Also, in any negotiation the first party to throw out a price usually does worse than the other side.

    I don’t think either side is wrong, it’s just negotiation tactics and you shouldn’t be surprised if inquiries don’t always come with an offer. It isn’t up to the buyers to help domain sellers get the most for their names.

    August 22nd, 2017 at 5:02 pm

      John

      And that’s exactly why it’s so clueless to not be willing to negotiate or to take an asking price as some kind of last word…

      In reply to @domains | August 22nd, 2017 at 5:54 pm

      John

      Or for that matter, the first offer as well…

      In reply to @domains | August 22nd, 2017 at 5:55 pm

    John

    I had a marketing co contact me. I gave a price and she said too much must be lower lower. After debating with her how key words in the domain name are still valuable I suggested that her client should make an offer. She said that if I don’t give her a low price they would use 2nd choice. I replied back that she should tell her client to take their 2nd pick.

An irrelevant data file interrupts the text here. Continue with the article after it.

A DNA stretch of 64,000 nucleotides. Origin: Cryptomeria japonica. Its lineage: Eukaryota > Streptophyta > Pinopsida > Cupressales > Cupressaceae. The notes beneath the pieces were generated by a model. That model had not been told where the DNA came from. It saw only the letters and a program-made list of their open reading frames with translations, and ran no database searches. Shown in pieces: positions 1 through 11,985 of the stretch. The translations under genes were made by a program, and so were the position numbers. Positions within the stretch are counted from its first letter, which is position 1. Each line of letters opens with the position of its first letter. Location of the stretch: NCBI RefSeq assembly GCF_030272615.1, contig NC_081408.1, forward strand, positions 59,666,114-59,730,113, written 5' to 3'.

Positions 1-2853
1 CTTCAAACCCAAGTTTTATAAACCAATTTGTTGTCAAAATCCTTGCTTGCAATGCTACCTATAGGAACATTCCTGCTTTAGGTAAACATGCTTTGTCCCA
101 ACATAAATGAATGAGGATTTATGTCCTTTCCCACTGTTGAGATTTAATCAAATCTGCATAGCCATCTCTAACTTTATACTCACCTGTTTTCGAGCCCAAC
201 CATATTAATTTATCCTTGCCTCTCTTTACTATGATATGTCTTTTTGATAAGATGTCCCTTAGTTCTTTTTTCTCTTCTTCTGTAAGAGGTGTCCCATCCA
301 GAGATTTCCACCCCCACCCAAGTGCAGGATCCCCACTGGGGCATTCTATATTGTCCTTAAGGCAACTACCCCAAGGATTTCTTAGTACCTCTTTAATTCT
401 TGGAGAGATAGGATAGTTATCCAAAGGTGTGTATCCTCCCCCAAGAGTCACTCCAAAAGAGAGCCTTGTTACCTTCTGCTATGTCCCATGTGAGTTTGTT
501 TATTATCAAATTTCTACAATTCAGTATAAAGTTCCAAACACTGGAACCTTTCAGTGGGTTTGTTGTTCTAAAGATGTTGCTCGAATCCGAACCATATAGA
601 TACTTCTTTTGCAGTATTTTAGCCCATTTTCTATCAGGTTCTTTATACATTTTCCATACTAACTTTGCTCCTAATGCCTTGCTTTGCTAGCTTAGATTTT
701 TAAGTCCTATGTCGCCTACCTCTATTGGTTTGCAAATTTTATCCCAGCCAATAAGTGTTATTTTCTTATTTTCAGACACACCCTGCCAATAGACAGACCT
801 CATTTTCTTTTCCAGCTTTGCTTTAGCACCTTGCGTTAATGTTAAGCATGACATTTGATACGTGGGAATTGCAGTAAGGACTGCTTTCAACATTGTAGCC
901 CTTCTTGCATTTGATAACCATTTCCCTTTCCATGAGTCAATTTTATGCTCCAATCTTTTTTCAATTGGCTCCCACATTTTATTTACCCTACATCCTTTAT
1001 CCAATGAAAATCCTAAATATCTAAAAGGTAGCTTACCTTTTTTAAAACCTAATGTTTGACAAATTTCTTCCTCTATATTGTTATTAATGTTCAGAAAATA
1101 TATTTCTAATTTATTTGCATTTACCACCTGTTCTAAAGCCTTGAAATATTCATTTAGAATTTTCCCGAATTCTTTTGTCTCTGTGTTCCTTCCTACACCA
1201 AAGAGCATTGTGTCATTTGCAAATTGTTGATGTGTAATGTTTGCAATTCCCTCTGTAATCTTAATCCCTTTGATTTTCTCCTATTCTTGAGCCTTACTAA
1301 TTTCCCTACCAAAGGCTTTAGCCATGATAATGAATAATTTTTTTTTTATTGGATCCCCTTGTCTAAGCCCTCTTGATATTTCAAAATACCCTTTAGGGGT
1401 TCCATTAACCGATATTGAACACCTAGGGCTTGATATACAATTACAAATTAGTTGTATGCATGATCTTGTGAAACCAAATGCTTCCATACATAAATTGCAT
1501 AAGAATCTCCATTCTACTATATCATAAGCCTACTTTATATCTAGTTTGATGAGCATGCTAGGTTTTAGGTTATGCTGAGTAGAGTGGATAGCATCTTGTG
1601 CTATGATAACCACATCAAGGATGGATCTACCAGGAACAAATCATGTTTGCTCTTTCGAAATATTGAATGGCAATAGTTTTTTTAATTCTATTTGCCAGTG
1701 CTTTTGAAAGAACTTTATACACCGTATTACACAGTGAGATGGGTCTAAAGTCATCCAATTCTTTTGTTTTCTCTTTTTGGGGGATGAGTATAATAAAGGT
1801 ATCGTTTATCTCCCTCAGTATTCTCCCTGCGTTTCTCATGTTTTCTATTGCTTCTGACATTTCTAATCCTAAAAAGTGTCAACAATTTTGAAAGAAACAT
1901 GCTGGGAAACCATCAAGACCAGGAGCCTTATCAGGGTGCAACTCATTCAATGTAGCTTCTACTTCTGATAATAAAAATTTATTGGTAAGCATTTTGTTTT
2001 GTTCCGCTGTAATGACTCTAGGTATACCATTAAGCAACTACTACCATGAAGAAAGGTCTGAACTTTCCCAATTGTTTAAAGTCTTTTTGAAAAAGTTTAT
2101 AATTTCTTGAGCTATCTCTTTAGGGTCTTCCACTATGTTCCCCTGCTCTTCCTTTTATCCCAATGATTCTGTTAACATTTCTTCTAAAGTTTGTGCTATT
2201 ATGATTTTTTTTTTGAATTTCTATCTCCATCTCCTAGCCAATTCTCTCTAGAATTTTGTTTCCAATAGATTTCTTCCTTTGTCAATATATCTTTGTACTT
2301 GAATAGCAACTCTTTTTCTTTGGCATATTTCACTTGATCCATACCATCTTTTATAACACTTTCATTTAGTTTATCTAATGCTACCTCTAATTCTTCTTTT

The marketing company is working within an estimated budget and wants to keep the majority of their client’s money in their pocket and not the domainers.

    August 22nd, 2017 at 6:37 pm

      John

      Hey John, see what I just wrote below. It was partially in reply to you actually…

      In reply to John | August 22nd, 2017 at 7:15 pm

    Bill Sweetman

    Excellent points made here, Elliot. I won’t take on a client as a Domain Buyer Broker without there being a budget written into my brokerage contract with the client. I don’t want my time or any domain owner’s time wasted by someone on a vague fishing expedition.